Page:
For some ridiculously weird reason, this scam just goes on and on.
Now HATE is even being used to sell legitimate products.
LANGUAGE PROFESSORS HATE HIM! UH, ACTUALLY THEY TOTALLY DON’T.
The Wall Street Mafia Scam: America’s Biggest Banks Took Part in a Nationwide Bid-Rigging Conspiracy- Caught On Tape
Someday, it will go down in history as the first trial of the modern American mafia. Of course, you won’t hear the recent financial corruption case, United States of America v. Carollo, Goldberg and Grimm, called anything like that. If you heard about it at all, you’re probably either in the municipal bond business or married to an antitrust lawyer. Even then, all you probably heard was that a threesome of bit players on Wall Street got convicted of obscure antitrust violations in one of the most inscrutable, jargon-packed legal snoozefests since the government’s massive case against Microsoft in the Nineties - not exactly the thrilling courtroom drama offered by the famed trials of old-school mobsters like Al Capone or Anthony “Tony Ducks” Corallo.
But this just-completed trial in downtown New York against three faceless financial executives really was historic. Over 10 years in the making, the case allowed federal prosecutors to make public for the first time the astonishing inner workings of the reigning American crime syndicate, which now operates not out of Little Italy and Las Vegas, but out of Wall Street.
The defendants in the case - Dominick Carollo, Steven Goldberg and Peter Grimm - worked for GE Capital, the finance arm of General Electric. Along with virtually every major bank and finance company on Wall Street - not just GE, but J.P. Morgan Chase, Bank of America, UBS, Lehman Brothers, Bear Stearns, Wachovia and more - these three Wall Street wiseguys spent the past decade taking part in a breathtakingly broad scheme to skim billions of dollars from the coffers of cities and small towns across America. The banks achieved this gigantic rip-off by secretly colluding to rig the public bids on municipal bonds, a business worth $3.7 trillion. By conspiring to lower the interest rates that towns earn on these investments, the banks systematically stole from schools, hospitals, libraries and nursing homes - from “virtually every state, district and territory in the United States,” according to one settlement. And they did it so cleverly that the victims never even knew they were being cheated. No thumbs were broken, and nobody ended up in a landfill in New Jersey, but money disappeared, lots and lots of it, and its manner of disappearance had a familiar name: organized crime.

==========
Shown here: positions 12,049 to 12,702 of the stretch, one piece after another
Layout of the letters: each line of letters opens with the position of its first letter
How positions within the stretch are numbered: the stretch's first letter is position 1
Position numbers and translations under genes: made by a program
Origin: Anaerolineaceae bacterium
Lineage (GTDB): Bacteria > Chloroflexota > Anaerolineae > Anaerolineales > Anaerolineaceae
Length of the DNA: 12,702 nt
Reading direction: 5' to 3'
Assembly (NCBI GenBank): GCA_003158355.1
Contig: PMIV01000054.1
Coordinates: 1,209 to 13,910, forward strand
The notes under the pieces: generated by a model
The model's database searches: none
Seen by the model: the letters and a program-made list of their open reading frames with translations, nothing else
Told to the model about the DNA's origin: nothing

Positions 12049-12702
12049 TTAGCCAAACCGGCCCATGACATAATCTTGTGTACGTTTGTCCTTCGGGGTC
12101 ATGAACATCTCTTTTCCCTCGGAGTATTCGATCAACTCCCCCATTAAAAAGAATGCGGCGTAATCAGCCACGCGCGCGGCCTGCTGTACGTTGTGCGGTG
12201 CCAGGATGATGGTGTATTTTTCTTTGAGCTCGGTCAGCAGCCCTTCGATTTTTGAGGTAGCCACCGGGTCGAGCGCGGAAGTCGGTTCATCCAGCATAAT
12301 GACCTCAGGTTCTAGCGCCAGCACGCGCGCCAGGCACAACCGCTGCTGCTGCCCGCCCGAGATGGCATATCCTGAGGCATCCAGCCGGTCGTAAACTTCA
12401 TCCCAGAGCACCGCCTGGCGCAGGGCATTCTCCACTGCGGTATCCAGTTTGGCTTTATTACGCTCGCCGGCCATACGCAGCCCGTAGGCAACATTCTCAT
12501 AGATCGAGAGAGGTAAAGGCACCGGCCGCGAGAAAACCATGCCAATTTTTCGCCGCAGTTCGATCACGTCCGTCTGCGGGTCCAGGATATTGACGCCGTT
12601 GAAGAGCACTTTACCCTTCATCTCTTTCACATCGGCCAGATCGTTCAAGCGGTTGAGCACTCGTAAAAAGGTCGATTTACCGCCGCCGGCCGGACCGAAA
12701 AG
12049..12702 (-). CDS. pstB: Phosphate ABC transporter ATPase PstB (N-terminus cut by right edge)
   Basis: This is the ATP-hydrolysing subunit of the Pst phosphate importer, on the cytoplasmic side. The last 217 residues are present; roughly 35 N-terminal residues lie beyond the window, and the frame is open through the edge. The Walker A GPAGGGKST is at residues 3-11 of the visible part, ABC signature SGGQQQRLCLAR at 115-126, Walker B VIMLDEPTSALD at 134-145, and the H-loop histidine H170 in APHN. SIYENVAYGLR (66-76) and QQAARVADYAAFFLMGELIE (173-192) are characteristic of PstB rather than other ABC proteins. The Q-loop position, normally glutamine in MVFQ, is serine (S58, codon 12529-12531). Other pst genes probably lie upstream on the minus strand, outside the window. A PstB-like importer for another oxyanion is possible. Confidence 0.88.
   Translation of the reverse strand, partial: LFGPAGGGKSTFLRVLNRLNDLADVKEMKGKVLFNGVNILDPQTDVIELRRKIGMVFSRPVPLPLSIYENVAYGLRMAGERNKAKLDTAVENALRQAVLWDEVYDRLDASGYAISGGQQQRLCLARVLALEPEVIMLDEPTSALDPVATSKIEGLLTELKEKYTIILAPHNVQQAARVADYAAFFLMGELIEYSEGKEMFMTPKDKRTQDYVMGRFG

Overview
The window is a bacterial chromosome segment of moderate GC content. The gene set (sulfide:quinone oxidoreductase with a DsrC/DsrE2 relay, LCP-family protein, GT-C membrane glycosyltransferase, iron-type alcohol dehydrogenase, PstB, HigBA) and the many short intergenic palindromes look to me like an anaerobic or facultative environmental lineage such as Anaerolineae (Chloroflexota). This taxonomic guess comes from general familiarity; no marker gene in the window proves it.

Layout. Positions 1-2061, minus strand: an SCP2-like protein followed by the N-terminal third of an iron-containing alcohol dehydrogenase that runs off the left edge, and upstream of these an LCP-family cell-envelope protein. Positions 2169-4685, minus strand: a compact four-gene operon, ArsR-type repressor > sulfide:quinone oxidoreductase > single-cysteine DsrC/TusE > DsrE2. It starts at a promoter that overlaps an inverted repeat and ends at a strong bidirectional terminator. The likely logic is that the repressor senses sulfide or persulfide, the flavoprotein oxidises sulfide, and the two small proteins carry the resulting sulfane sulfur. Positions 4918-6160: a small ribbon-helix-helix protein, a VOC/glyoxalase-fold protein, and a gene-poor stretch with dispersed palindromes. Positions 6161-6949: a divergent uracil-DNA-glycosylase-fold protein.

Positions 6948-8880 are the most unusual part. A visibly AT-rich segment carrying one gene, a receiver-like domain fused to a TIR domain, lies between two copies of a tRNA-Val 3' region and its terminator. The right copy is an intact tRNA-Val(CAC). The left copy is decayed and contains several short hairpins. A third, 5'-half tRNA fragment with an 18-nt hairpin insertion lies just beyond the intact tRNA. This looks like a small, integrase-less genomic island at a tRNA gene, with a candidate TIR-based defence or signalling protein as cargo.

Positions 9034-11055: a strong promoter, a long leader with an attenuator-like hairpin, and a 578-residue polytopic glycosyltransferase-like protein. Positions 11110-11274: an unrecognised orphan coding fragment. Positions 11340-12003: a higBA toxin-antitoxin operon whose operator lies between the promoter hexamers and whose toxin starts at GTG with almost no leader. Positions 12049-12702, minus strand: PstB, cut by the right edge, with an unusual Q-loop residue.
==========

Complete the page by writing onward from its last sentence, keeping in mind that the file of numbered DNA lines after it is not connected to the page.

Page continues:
Several weeks, ago, the NY Times reported:
On any ordinary day, yellow school buses with the Hebrew names of yeshivas dominate the ultra-Orthodox landscape of Borough Park, Brooklyn. But in the days before Passover, large trucks parked along many of the sidewalks are far more striking, particularly those bearing signs with a Hebrew word obscure even to most Jews: Sheimos.
Sheimos (pronounced SHAME-os) is a term for religious books containing the Hebrew name of God that need to be ritually buried in the ground.
As Passover approaches, Orthodox Jews strive to rid their homes of even the slightest trace of bread or other unleavened grain products known as chametz, almost down to the molecule. Bibles, prayer books and volumes of Talmud receive a thorough airing as well, and the most dog-eared specimens are often discarded. But Jewish religious law considers throwing them in the trash a desecration.
So parked all day on many streets in Borough Park and nearby neighborhoods like Midwood are trucks whose drivers will carry books to a cemetery upstate for a fee of about $8 to $10 a box.
Today it was reported (but not by the Times):
Brooklyn, NY - Assemblyman Dov Hikind (D-Brooklyn) was outraged to learn that a van full of shaimos had been abandoned in Borough Park.
A resident of the community called the Assemblyman this morning to complain of a van that had been parked in the community since Pesach. When a member of the Assemblyman’s staff went to investigate, he discovered a box van with out-of-state license plates that had received several parking tickets. A look inside revealed that the back of the van was full of boxes containing shaimos (books or other sacred objects which can no longer be used but may not be destroyed).
‘This is not the first time that con artists have pulled this kind of stunt,’ said Assemblyman Hikind. ‘The disposal of shaimos is often done around Pesach when people are cleaning and they have no idea who it is that’s accepting their packages of shaimos on the streets. It’s a cash-and-carry business that’s ripe for scammers. What an absolute disgrace.’
SHAME-os is right!
CHICAGO (AP) — A phone scam in which callers in India posed as debt collectors bilked millions of dollars out of more than 10,000 U.S. residents by using threats of arrest or the loss of their jobs, U.S. authorities said Tuesday in what they described as a first-of-its-kind investigation.